*The Gorgons were a trio of rather ugly appearing Greek ladies with copper hands, large fangs, snakes for hair, oh, and gold wings. The most famous of the trio was Medusa, decapitated by the hero Perseus. Medusa was the only one of the three who was vulnerable. The other two Gorgons (Stheno and Euryale) were apparently immortal, or should that be translated as just having an extremely long natural lifespan compared to humans since nothing can be really immortal unless the Universe itself is infinite in duration.
*Harpies (quasi-vultures) were monstrous flying creatures, half-bird and half-woman with the heads and faces of girls with claw-like fingers. The trio were called Aello, Calaeno and Ocypete. They had rather unhygienic habits of fouling things via their extreme bad breath or by pooping on people's food. Disgusting!
*The Lamassu (or Shedu) were life-size winged lions or bulls respectively with human heads in ancient Mesopotamian or Assyrian mythology. They played the role of guardians.
*Sirens were bird-like creatures with girls' faces and exquisite voices that any man would die for – and many did. Fortunately, they were outsmarted by two of ancient Greeks most noted heroes – Odysseus and Jason (of the Argonauts). Odysseus did the trick by plugging his crew's ears with wax while he himself was tightly strapped and bound to his ship's mast and thus could not surrender even if he wanted to – which he did. Jason thwarted the Sirens via having one of his crew, Orpheus, sing louder and better than the Sirens – drowned them out as it were. Not so much fighting fire with fire, but fighting vocals with a vocal. There's some dispute about the exact number of Sirens – it varies between two and five, but the standard tradition number is three – Parthenope, Leucosia and Ligeia.
*Sphinx: In this case it's the Greek version of a winged lion with a feminine face and head that was famous for posing a riddle (much like the operatic heroine Turndot). Much like with Turandot, if you failed to answer the riddle of the Sphinx (or in Turandot's case, a trilogy of riddles) you forfeited your life by becoming a Sphinx-snack (or in Turandot's case, via the use of that time-honoured phrase, "off with his head").
*Angels: Sorry, despite the zillions of images found across and around the world, angels, as in Biblical angels, haven't a wing to share between the whole lot of them. So, angels really shouldn't be mentioned here though I will just because of that popular misconception. Readers will expect to see angels referenced. Angels however could easily be extraterrestrial since they are clearly identified as sky beings from somewhere up there. You could say their home world address somewhere out there as described is a fairly exotic one.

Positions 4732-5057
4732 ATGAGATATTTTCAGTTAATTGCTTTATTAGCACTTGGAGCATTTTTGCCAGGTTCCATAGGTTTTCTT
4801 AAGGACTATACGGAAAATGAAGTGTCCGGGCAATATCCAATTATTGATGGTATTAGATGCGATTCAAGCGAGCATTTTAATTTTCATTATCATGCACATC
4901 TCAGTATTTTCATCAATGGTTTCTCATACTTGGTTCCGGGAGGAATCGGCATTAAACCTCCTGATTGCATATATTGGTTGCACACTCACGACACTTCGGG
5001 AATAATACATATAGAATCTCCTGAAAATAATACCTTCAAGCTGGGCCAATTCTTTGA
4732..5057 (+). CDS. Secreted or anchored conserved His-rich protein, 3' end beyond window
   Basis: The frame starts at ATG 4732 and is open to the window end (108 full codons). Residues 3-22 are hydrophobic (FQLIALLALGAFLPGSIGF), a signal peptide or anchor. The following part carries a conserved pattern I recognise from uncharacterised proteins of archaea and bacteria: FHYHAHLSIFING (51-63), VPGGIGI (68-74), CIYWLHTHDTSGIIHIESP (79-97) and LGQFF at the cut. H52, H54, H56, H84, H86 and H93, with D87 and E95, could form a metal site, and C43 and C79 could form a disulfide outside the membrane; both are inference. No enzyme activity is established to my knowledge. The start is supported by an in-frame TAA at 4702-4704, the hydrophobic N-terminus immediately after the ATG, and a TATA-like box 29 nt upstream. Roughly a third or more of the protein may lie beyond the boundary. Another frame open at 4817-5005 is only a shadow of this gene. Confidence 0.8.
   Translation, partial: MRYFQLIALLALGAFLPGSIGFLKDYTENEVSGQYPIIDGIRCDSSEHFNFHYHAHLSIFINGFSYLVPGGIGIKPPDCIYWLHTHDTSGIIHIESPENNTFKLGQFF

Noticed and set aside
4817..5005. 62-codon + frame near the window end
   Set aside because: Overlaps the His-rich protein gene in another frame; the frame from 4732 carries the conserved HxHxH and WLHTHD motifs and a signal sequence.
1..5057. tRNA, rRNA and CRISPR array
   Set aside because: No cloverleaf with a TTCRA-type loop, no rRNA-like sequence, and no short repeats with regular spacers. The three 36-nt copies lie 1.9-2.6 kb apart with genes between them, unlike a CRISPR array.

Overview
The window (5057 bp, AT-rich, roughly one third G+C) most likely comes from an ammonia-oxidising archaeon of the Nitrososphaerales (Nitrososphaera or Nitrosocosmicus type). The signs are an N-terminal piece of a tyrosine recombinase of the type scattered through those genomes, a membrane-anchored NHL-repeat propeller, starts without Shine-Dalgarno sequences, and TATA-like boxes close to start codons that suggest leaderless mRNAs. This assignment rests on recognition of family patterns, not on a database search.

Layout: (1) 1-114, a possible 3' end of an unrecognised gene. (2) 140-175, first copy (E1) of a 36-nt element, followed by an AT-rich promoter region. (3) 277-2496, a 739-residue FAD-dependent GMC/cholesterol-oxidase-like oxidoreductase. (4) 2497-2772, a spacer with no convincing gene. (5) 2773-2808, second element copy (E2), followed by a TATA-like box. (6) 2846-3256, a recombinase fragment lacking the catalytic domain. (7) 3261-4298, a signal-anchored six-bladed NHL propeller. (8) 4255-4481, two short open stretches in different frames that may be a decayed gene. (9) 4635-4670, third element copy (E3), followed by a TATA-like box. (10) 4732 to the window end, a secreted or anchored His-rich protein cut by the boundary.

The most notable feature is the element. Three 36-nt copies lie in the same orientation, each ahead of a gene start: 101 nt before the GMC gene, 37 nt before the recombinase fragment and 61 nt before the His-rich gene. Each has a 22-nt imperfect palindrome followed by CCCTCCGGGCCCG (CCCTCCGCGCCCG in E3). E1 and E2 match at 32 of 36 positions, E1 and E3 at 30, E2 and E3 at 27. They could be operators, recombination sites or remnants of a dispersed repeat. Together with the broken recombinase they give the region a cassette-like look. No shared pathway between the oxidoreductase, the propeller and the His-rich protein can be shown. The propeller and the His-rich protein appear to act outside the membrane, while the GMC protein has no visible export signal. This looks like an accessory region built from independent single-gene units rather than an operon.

*Boreas (Greek – North Wind): Well one would just about expect a deity representing the wind to have wings.
*Calais(Greek) was the son of Boreas and like father, like son – he had wings upon his back, or feet, depending on what version you read. His claim to mythological fame was being one of the crew on the Argonaut and doing battle with the Harpies.
*Cherub: In modern English the word cherub is sometimes used for what are strictly putti, baby or toddler angels, or winged children in fact, mainly shown in works of art. Sort of like our current images of Eros or Cupid but without the bow and arrows! In this case the cherubs appear to have some sort of kinship with the fairy-folk. Check out images of fairies and they are, though not childlike, are tending to be small and winged.
*Cherubim (Biblical): The cherubim (singular is cherub) are actually Assyrian in origin. They were depicted as enormous eagle-winged beings with the bodies of lions with human heads (Lammasu) or human heads on the bodies of bulls (Shedu). They seemed however to have shape-shifted from their Assyrian image just a bit and taken on a different persona in the Bible, especially prominent in the Old Testament. However, it was these beasties, a composite of some things human and wings that morphed into the stereotyped image of an angel, especially as both played the role of guardians. However, cherubim are named as such in the Bible and their image is anything but traditionally angelic. Angels and cherubim are two separate entities.